100 Days

 

 

 

 

 

 

 

 

 

 

 

One hundred days separate the American voter from the day of decision in the 2012 Presidential election.   The weight associated with decisions of such magnitude only slowly begin to pervade the consciousness at the century day mark.  Americans are tied to their Presidents – even unpopular Presidents seem to hold on to a veneer of poll support as the election approaches, weighed against their lesser known opponents.  The idea of “starting over” is not a comfortable concept with most voters; the tested seems preferable to the untested.  The discomfort comes from the simple premise of having to admit an electoral mistake the first time – the pesky recognition that the selection proved to be not quite up to the task of running the the most powerful and complex country on earth.  Such determinations are not flippant decisions but rather gut checks that become rational to the voter in the last days before the election.

The hundreds of millions of dollars to be spent by the current candidates in a blizzard of campaign advertising in the next one hundred days will be focused on convincing us of the capacity of each candidate for the job, to the denigration of the other.  The more personally negative the campaign typically the weaker foundation of performance of the candidate and the greater concern of the candidate to their own progressive image they  have developed in the eyes of the public.    This year appears to be entering into just such a phase, and the owner of the negativism appears to be – the President.  Struggling to project his “successes” on  a wary public digesting a burgeoning public debt, extended recession, and flagging international respect, the President’s talk has turned to the dismantling of his opponent.  The President’s caricature of Romney is a man who is too rich to relate to the plight of “folks”,  whose Mormonism is “too weird” to reflect the values of the everyman, and who’s determination to reduce the nation’s burgeoning dependence on governmental largess is stealthily racist.

A similar script defined the election of 1980 between President Jimmy Carter and his challenger Ronald Reagan.  Carter’s record of performance in office battered by the twin economic peaking headwinds of 15% inflation and 20% interest rates and shackled to immobility by the Iranian hostage crisis, Carter re-directed the focus onto Reagan’s capabilities.  Despite a record of innovative and stable governance of the nation’s most productive state, California, Reagan was labeled a dunce, a failed  B-movie actor, an extremist, a demagogue, and most tellingly, a warmonger.  The polls at the time suggested Carter and his accomplices in the media had marked their target well – a January 1980 Harris poll had Carter leading Reagan a stunning 65-31% and across all voting groups, and Carter continued with a double digit lead into September of that year.  Under considerably worse economic trends it appeared the 1980 voting public was comfortable with staying with the known factor Carter against the potentially “unstable” Reagan, regardless of their sense of Carter’s grasp of the nation’s needed course corrections.

The result was stunning reversal of the predicted polling trends.  Reagan squashed Carter winning the Electoral College by 489-49  and the popular vote by 10%, with the greatest damage to Carter appearing to come from his own voter base, so called Reagan Democrats who abandoned Carter in the last few weeks of the campaign and latched their hopes on the more positive views of America’s future elicited by Reagan.  The foundations of the landslide turned not on the popularity or likability of the two individuals nor their personal proclivities but on the premise Reagan framed so brilliantly in the final debate with Carter:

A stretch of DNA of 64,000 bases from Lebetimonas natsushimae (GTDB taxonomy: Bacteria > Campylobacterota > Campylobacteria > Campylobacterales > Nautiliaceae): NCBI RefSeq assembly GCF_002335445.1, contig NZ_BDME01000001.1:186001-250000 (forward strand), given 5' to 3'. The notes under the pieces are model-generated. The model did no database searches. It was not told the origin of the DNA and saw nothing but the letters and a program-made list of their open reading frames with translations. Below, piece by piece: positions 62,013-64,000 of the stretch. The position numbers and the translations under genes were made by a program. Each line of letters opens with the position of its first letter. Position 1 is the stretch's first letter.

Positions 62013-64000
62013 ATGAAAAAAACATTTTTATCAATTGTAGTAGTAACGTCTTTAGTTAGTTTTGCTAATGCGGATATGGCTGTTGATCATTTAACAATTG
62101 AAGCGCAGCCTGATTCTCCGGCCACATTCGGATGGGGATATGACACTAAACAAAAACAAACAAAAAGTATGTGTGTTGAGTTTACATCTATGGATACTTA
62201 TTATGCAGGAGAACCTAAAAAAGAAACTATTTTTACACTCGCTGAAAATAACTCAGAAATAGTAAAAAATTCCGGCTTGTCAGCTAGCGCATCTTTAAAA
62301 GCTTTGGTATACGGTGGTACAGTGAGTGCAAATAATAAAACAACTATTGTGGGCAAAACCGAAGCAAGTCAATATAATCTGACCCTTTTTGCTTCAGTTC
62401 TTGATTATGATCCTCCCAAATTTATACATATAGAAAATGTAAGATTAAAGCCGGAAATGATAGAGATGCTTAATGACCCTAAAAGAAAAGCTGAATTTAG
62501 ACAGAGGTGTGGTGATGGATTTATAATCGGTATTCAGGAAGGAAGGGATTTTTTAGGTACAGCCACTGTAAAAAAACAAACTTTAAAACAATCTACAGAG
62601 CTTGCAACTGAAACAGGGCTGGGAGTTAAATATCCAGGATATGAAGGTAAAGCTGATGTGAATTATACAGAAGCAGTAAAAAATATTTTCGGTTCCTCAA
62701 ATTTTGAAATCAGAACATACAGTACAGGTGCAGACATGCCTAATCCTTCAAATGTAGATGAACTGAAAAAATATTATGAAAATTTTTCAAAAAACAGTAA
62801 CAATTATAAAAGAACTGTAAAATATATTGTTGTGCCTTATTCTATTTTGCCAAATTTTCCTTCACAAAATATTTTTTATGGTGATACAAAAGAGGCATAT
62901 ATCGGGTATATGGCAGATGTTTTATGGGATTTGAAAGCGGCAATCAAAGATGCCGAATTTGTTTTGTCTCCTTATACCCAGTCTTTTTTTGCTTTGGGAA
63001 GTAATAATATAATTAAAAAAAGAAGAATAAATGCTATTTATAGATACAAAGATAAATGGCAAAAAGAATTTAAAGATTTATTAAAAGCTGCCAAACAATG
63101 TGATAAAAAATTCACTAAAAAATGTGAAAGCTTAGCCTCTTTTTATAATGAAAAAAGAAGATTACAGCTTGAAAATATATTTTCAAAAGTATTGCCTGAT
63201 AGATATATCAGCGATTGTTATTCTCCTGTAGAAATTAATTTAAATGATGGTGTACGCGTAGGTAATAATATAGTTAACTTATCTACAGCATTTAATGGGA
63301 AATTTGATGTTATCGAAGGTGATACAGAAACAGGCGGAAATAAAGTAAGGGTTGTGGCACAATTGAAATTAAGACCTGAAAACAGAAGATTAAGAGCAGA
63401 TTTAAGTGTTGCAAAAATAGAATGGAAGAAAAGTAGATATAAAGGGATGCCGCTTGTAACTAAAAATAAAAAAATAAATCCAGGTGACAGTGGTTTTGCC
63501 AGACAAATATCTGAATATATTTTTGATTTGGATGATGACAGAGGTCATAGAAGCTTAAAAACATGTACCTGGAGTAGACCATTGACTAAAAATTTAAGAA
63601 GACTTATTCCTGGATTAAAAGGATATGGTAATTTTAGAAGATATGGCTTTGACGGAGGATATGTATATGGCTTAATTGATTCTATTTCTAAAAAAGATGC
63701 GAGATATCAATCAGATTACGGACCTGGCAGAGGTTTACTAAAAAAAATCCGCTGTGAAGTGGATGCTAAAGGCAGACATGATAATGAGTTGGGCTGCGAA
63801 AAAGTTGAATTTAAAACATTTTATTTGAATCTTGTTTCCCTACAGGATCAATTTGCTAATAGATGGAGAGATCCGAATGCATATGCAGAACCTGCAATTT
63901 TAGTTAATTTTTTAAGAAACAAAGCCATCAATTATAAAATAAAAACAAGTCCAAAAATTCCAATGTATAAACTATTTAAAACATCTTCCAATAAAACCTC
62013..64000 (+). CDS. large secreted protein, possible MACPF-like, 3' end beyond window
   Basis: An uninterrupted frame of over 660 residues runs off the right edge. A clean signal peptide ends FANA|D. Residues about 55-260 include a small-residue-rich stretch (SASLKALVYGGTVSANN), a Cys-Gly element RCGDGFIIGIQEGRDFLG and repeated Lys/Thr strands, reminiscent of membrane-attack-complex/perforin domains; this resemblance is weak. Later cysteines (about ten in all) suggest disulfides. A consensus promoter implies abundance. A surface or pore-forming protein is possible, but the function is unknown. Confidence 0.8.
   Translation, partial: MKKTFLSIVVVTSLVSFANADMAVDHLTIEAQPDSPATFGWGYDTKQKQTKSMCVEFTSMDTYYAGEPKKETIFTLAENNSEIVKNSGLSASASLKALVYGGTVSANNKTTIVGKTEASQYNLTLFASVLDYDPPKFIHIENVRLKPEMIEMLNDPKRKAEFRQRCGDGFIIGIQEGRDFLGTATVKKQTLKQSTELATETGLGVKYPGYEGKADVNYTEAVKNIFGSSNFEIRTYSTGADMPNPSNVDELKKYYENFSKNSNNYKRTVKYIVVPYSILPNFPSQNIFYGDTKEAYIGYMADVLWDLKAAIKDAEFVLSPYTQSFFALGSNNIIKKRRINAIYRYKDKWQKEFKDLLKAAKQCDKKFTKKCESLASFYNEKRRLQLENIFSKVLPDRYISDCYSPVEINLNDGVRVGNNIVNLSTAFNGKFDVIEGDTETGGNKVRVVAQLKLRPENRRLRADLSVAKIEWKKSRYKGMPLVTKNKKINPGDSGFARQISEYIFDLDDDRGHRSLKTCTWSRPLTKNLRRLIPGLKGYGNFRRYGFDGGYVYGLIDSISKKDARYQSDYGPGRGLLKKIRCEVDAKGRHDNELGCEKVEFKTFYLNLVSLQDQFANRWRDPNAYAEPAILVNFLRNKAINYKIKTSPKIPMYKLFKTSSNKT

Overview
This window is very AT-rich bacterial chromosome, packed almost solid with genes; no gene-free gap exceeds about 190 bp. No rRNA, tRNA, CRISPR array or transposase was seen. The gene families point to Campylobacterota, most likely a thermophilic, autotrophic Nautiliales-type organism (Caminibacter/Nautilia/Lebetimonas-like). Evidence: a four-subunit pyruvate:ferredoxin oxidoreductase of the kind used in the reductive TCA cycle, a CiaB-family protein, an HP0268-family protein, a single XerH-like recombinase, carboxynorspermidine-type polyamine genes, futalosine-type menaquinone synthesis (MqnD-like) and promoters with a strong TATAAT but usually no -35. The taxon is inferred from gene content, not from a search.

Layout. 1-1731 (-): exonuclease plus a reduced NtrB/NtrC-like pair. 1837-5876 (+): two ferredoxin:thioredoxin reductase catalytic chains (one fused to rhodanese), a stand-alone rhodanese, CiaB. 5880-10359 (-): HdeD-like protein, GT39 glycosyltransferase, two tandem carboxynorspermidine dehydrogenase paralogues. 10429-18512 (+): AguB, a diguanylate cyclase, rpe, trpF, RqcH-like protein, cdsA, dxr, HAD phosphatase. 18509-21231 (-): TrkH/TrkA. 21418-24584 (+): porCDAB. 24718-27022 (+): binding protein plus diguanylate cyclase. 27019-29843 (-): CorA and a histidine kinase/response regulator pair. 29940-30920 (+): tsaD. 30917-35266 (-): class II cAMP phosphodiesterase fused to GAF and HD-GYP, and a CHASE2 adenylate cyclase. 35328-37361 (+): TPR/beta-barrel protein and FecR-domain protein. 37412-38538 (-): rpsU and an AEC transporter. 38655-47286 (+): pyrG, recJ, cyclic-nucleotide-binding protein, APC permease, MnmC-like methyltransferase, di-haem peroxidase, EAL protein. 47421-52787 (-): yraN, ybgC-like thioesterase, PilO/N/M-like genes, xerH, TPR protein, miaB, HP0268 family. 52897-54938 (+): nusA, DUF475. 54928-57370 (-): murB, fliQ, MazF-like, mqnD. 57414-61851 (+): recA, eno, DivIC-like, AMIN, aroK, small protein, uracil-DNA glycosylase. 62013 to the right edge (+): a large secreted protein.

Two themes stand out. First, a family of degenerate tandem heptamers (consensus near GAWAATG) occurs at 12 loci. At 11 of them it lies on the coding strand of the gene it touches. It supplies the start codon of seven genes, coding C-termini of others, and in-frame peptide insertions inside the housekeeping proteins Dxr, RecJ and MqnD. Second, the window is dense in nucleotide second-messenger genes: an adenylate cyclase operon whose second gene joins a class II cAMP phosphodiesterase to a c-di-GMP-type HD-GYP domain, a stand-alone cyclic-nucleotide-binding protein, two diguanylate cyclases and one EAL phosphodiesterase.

“Are you better off now than you were four years ago? Is it easier for you to go and buy things in the stores than it was four years ago? Is there more or less unemployment in the country than there was four years ago? Is America as respected throughout the world as it was? Do you feel that our security is as safe, that we’re as strong as we were four years ago? And if you answer all of those questions ‘yes’, why then, I think your choice is very obvious as to whom you will vote for. If you don’t agree, if you don’t think that this course that we’ve been on for the last four years is what you would like to see us follow for the next four, then I could suggest another choice that you have.”

The devastating conclusion of the voter was that things could not keeping going the direction they were going, and that they could not continue to be led by the current office holder in the direction he was leading.  An election of personalities in the final two weeks became an election based on competence, and the voting public had seen enough of the competence of one to decide to take a chance on the competence of the other.

The elements of the current sense of unease are in my mind similar to the buffeting winds of 1980.  The polls suggest a tight election and the electoral college maps still forecast an Obama victory.  I believe however the next hundred days, baring some unforeseen calamity, will progressively focus the voter on the logic of the echoes of Reagan’s framing of the above question.  Are you better off? Will your children be better off? Will the world be better off?

I believe the question as to four more years of expanded governmental influence on economic decision making, debt proliferation, loss of individual determination, and the permanence of government as central decision maker in our lives will be answered conclusively.  Romney 51.5%, Obama 48.5% ,  Romney 307, Obama 231.  The driving force of this year’s election?  A voting group heretofore not known – the Romney Democrat.

 

 

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